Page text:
pp 603-616 April 2014
A relict fluvio-lacustrine sediment of an 8 m thick section exposed at Kilang Sarai along Yunam river, near Baralacha La shows presence of cycloids or pseudonodules, ball and pillow structures, flame-like and pocket structures, sand dyke injections, bed dislocation/faulting and flow folds. Within this section four deformed levels of soft sediment structures have been identified which were dated ca. 25 ka BP at level 1 (∼0.4 m from the modern river level (mrl), 20.1 ka BP at level 2 (∼1.8 m mrl), 17.7 ka BP at level 3 (∼2.56 m mrl) and 12.2 ka BP at level 4 (∼4.25 m mrl)). Detailed study of these soft sediment structures allow us to demonstrate that deformation level 3 is not related to seismic trigger, but remaining three deformation levels (1, 2 and 4) are ascribed to seismic origin. From compilation of earlier palaeoseismological studies using soft sediment deformational structures (SSDS) in the palaeolake deposits in the adjoining area, suggest that the deformational events identified in the present study are regional in nature and thus tectonic process plays an important role in the evolution of landform in the Spiti region.
pp 617-632 April 2014
In the last 10 years, several teams of geologists from different institutions in India and abroad have vigorously investigated the Chhattisgarh basin (Bastar craton, India). Based on the new results and the lithologs of more than 350 water wells, resistivity and gamma-ray logs, and extensive geological traverses, we present a revised geological map, relevant cross sections, a new comprehensive stratigraphic column and a discussion of the new findings. Major outcomes of this revision are: (1) confirming the existence of two sub-basins (Hirri and Baradwar) and two depocentres; (2) establishing the age of the basin to be essentially Mesoproterozoic; (3) discarding the ‘unclassified Pandaria formation’ and classifying the package of Pandaria rock units into Chandi, Tarenga, Hirri and Maniari formations in the Hirri subbasin; (4) accepting the ‘group’ status of the Singhora Group and the newly proposed Kharsiya Groups in the Baradwar sub-basin; (5) establishing an intrabasinal correlation of formations; (6) reappraising the thicknesses of the different formations; and (7) finding that the geometry of the basin is ‘bowl-shaped’, which is compatible with a sag model for the origin and evolution of the basin.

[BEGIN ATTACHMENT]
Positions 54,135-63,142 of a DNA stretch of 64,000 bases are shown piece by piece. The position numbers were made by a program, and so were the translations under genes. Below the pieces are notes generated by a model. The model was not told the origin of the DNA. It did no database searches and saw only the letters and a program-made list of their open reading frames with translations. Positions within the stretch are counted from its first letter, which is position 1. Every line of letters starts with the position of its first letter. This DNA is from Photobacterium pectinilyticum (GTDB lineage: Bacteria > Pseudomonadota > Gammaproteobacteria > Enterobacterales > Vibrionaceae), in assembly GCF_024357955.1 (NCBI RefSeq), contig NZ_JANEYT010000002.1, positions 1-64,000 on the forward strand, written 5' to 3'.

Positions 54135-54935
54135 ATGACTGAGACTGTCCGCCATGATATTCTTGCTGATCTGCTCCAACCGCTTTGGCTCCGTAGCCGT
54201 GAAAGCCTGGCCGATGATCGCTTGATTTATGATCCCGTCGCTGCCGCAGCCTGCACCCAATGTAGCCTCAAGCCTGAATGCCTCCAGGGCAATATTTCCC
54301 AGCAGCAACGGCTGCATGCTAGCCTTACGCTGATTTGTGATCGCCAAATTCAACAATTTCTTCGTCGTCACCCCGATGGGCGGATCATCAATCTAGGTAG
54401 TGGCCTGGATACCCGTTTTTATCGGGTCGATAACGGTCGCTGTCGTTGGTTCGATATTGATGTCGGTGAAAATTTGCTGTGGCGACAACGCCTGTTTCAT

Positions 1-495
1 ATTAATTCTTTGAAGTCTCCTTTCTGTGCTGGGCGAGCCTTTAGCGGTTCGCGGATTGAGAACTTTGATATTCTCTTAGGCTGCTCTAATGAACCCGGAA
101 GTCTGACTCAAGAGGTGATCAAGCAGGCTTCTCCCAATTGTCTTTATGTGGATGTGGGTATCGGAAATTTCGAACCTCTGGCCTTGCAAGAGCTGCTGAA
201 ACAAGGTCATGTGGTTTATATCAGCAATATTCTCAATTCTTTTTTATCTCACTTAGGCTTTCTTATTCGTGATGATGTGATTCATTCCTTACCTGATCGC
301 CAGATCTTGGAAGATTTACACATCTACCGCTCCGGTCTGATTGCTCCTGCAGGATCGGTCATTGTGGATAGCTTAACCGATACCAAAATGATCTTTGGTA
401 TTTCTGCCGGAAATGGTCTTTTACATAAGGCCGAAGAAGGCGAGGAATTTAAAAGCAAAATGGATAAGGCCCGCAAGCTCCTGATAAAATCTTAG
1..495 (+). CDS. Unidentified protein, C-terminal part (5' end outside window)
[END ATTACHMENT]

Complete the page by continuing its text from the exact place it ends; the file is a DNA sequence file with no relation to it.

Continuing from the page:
pp 633-639 April 2014
Fifty two surface sediment samples collected from the region off Goa, central west coast of India from water depths of 15–3300 m were analyzed with special emphasis on foraminiferal content. Rectilinear benthic foraminiferal morphogroup shows a high relative abundance within Oxygen Minimum Zone (OMZ), both shallow marine (50–60 m water depth) and intermediate to deep water (150–1500 m water depth). We gave special emphasis on four rectilinear foraminiferal genera, namely Fursenkoina, Bolivina, Bulimina and Uvigerina to observe their individual distribution among OMZ. We found genus Fursenkoina predominates at the shallow water OMZ, within the water depth zone of 50–60 m. Within 150–1500 m water depth, which is considered as intermediate to deep water OMZ in this region, genus Uvigerina shows its highest abundance above 1000 m water depth, whereas genus Bulimina shows its affinity with deeper water environment (< 1000 m water depth). Genus Bolivina does not show any such depth preference, except its higher abundance in only intermediate to deep water OMZ. This depth differentiation among four rectilinear benthic foraminiferal genera presents the basic data for palaeoclimatic study based on the extent and intensity of OMZ along with the palaeobathymetry study.
Volume 128 | Issue 8